Q: South Sudanese opposition members in Uganda have expressed concerns about their security, claiming to be hunted down and even killed. Do you have mechanisms in place to ensure the safety of all South Sudanese in Uganda?

A: I do not have detailed information on the specific cases you mentioned, but it is important to note that any armed groups in Uganda are under the protection of the Ugandan government.

Q: Let us discuss the relationship between South Sudan and Uganda in social, economic, and political terms.

A: I would like to emphasize that the relationship between South Sudan and Uganda extends beyond just government-to-government interactions. It is a relationship between people. Historically, Uganda has been a safe haven for South Sudanese seeking refuge during various periods, such as the Anyanya movement in the 1950s and the liberation struggle in the 1980s and 90s. Uganda has also provided significant support for South Sudan’s liberation and independence. Additionally, there are strong cultural ties between our countries, as seen in shared ethnic groups like the Kakwa, Madi, and Acholi. While challenges may arise along our borders, it is essential to focus on the positive aspects of our people-to-people relations. By building on these positive foundations, we can strengthen government-to-government relations and address any issues that arise. For example, last year, I was in Torit and I went up to Pajok in Magwi County. As I was crossing the bridge, someone came and said he was going to the border. I asked him, where is the border? He told me it was still in Pogge. And he was a South Sudanese citizen. So, I said you people are the problem. During our liberation struggle years, Pogge was not the border. Now if you are a South Sudanese and yet you are pointing at a part of your land as a border point, so what will Ugandan citizens say? For me, our citizens also need to play a key role here. There are some allegations that some people used to cross the border and stay with their relatives who invited them to come and cultivate, but after staying there for two years, they claim the land belongs to them. So we have those situations which need us to have some coordination. Our citizens should be aware and the government should also play its role. This is a call for coordination between state governments and the national government. For example, the recent border conflict happened and some officials from the local county say we need to go and meet with the district Commissioner in Uganda to discuss the border issue. And this is an international border. If there is any border conflict, it is the national government in South Sudan to discuss with their counterparts in Uganda, but not at district level. So we really need to do some work there. But our relations are cordial at people to people level as well as at the government-to-government level.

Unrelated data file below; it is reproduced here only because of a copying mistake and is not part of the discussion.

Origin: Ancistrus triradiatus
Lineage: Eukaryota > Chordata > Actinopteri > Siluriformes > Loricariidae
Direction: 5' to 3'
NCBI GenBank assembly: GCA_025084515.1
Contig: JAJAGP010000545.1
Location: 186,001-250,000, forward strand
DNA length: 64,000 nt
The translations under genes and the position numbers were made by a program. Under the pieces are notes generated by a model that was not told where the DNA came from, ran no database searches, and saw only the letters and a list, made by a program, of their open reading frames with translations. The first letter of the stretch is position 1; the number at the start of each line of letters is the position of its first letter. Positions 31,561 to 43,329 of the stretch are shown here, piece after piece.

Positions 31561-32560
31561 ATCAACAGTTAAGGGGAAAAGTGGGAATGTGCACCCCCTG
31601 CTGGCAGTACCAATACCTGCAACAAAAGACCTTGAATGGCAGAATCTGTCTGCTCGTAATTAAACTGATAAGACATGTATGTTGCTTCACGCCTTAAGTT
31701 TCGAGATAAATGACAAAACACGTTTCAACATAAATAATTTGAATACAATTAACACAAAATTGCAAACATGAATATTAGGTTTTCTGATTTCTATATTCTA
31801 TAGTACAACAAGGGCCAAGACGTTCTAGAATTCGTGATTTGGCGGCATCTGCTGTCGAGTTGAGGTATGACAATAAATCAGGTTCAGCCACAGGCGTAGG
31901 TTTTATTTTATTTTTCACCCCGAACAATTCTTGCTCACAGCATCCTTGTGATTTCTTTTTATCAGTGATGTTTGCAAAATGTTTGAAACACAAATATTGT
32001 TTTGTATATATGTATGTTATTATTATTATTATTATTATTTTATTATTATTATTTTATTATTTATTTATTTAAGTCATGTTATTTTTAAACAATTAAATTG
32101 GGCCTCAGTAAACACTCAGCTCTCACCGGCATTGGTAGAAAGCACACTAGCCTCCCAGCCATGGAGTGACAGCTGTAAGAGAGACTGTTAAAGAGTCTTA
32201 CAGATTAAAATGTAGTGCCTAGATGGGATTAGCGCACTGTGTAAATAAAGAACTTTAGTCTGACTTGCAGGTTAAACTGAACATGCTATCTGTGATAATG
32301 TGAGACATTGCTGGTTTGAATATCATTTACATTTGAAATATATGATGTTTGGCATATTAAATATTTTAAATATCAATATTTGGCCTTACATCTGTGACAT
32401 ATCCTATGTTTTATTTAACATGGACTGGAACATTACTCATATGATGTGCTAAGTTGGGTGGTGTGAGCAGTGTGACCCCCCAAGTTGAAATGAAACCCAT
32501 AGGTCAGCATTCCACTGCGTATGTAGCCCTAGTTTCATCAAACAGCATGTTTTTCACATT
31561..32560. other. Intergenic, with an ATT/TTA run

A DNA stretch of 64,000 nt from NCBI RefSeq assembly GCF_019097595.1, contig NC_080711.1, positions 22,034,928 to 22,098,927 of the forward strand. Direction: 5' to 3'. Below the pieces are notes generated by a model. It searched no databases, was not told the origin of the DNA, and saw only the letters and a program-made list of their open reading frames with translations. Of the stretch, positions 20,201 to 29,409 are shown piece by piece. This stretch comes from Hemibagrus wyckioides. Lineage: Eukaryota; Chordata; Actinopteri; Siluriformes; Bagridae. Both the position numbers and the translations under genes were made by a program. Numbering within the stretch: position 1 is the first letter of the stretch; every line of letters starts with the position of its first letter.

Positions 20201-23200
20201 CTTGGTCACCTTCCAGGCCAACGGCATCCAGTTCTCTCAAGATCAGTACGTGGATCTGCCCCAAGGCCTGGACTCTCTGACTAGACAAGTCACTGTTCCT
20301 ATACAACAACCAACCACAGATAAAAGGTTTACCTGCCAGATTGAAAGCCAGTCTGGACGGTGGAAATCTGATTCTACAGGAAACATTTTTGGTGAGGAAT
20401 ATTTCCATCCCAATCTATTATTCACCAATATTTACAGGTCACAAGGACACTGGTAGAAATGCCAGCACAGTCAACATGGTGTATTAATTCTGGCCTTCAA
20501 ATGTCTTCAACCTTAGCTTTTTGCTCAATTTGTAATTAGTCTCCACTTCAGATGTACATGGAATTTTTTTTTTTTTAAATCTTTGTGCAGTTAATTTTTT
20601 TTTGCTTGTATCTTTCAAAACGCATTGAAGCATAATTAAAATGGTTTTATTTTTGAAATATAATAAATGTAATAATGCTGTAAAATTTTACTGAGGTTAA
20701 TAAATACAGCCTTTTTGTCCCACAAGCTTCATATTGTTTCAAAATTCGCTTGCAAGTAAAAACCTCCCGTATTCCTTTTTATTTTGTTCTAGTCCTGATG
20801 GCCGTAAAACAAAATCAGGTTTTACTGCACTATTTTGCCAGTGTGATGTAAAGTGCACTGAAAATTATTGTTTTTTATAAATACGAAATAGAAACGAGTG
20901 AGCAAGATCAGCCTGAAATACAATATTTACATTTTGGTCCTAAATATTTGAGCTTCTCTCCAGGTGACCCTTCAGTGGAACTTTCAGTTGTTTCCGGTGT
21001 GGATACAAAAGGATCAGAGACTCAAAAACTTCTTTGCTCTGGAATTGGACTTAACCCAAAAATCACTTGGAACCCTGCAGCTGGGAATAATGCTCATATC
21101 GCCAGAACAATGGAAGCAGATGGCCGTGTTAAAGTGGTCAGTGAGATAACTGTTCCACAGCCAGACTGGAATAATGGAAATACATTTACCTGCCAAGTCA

Q: Have you encountered any challenges in identifying South Sudanese citizens who reside along the Uganda-South Sudan border, such as the Acholi, Madi, and Kakwa?

A: We have not faced significant challenges in identifying South Sudanese citizens residing in border regions like the Acholi, Madi, and Kakwa communities. During the recent Independence Day celebration, we witnessed the participation of Acholi and Madi groups from both South Sudan and Uganda, demonstrating the unity and shared cultural heritage among these communities. And within the audience, there were Acholi from Uganda and they joined the dance since it was just a dance. The same to the Madi as well. While challenges may exist, it is crucial to focus on the positive aspects of our people-to-people relations.

Q: There was a reported standoff at the Elegu border involving maize flour. Can you explain what happened in detail?